Inadequate support: Clinical data about possible health benefits are very limited and they cannot support the claims that CBD products cure or alleviate several medical conditions, such as clogged arteries, tinnitus, sleep disorder, memory loss or anxiety. The FDA only acknowledges the health benefits of one particular CBD product for specific severe child epilepsy syndromes.
FULL CLAIM: TV personalities such as Shark Tank members, Dr. Phil or Dr. Oz endorsed CBD gummies; CBD gummies have numerous health benefits on anxiety, arteries, memory, tinnitus or diabetes.
The legal market for cannabis is soaring in the U.S. since the 2018 Farm Bill classified hemp, a variety of the plant Cannabis sativa, as a crop and not as a drug. This market is expected to grow by 37% to reach 19.5 billion by 2025.
The main driver of this market growth is demand for cannabidiol (CBD), a chemical compound found in the cannabis plant. CBD doesn’t have the same psychoactive effects as another, more notorious, cannabis component called tetrahydrocannabinol (THC), which makes it a good candidate for sales and advertising.
CBD gummies weren’t endorsed by Dr Phil, Dr Oz, Shark Tank
Multiple websites and ads on social media claimed that several TV personalities such as Dr. Oz, Dr. Phil, or the investors from the Shark Tank TV show, endorsed CBD gummies as treatment for a wide range of medical conditions.
For instance, a Facebook page advertised a “Dr Oz CBD gummies for diabetes”. A website presented Shark Tank-associated CBD gummies as capable of boosting the memory of older people, while another claimed that Shark Tank-endorsed CBD gummies improved sleep quality and reduced anxiety. Another website claimed that Shark Tank and Dr. Phil teamed up to promote CBD gummies that cleaned arteries and improved cardiovascular health, a claim that also appeared on Facebook (Figure 1). Numerous Facebook pages associated the name of Shark Tank with CBD gummies, suggesting that the TV show endorsed or promoted the product.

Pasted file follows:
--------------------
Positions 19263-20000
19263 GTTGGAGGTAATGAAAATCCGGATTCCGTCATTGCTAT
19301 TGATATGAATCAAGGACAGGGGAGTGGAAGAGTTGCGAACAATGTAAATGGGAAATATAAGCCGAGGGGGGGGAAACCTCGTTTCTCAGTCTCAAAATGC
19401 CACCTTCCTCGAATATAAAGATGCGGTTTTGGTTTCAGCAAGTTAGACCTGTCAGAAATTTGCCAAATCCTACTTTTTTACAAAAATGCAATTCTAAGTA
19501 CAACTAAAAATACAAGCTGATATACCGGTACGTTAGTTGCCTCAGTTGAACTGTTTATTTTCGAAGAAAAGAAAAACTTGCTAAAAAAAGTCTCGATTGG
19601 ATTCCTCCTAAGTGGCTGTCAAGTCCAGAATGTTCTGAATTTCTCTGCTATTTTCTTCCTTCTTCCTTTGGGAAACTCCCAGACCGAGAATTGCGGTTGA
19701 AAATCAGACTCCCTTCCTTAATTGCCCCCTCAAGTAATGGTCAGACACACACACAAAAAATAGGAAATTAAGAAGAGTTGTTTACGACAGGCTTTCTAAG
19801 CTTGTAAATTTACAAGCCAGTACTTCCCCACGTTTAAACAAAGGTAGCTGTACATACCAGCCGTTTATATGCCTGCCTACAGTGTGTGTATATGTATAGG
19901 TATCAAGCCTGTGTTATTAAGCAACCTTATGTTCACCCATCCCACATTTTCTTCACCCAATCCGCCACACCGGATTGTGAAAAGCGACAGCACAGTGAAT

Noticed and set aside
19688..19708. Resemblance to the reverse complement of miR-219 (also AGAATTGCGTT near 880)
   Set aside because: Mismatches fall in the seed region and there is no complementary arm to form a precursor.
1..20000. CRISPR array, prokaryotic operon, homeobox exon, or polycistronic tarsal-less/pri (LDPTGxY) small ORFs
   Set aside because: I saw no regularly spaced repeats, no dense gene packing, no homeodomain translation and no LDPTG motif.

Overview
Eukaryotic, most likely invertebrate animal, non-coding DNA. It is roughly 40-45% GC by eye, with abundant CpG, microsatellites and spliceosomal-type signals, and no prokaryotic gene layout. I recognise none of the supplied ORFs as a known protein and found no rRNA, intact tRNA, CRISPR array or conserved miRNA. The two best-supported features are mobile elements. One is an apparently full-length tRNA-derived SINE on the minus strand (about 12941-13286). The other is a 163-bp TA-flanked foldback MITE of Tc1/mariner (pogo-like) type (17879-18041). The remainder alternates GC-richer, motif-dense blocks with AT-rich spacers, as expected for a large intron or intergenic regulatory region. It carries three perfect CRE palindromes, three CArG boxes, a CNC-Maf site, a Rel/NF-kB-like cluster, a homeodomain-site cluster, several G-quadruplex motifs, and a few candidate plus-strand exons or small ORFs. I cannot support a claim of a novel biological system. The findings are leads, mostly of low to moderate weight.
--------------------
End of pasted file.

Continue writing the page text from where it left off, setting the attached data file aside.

Online sellers of other products such as diet pills have also claimed that Shark Tank endorsed their product. After verification, Health Feedback found that this claim was inaccurate.
Figure 1. Screenshot of a webpage claiming that Dr. Phil and the Shark Tank TV show endorsed artery-cleaning CBD gummies
However, in an interview with the entertainment news outlet TMZ, Dr. Oz and Dr. Phil denied having endorsed any CBD gummies. Furthermore, the list of the products that appeared on Shark Tank, last updated 11 March 2022, doesn’t contain any mention of “gummies”, “hemp”, “CBD”, “cannabis”, or “cannabidiol”.
As Snopes reported, several other personalities have also been associated with CBD gummies in the past. In all cases, it appeared to be an inaccurate claim, possibly an attempt at providing more credibility to the CBD gummies.
Snopes also provided details about the techniques used by some CBD companies to hide their business and deceive consumers. They reported that a fake Fox News-like webpage associating actress Mayim Bialik with CBD products was hidden in an apparently normal website for an online store. The fake Fox News page only appeared to whoever clicked on a given ad.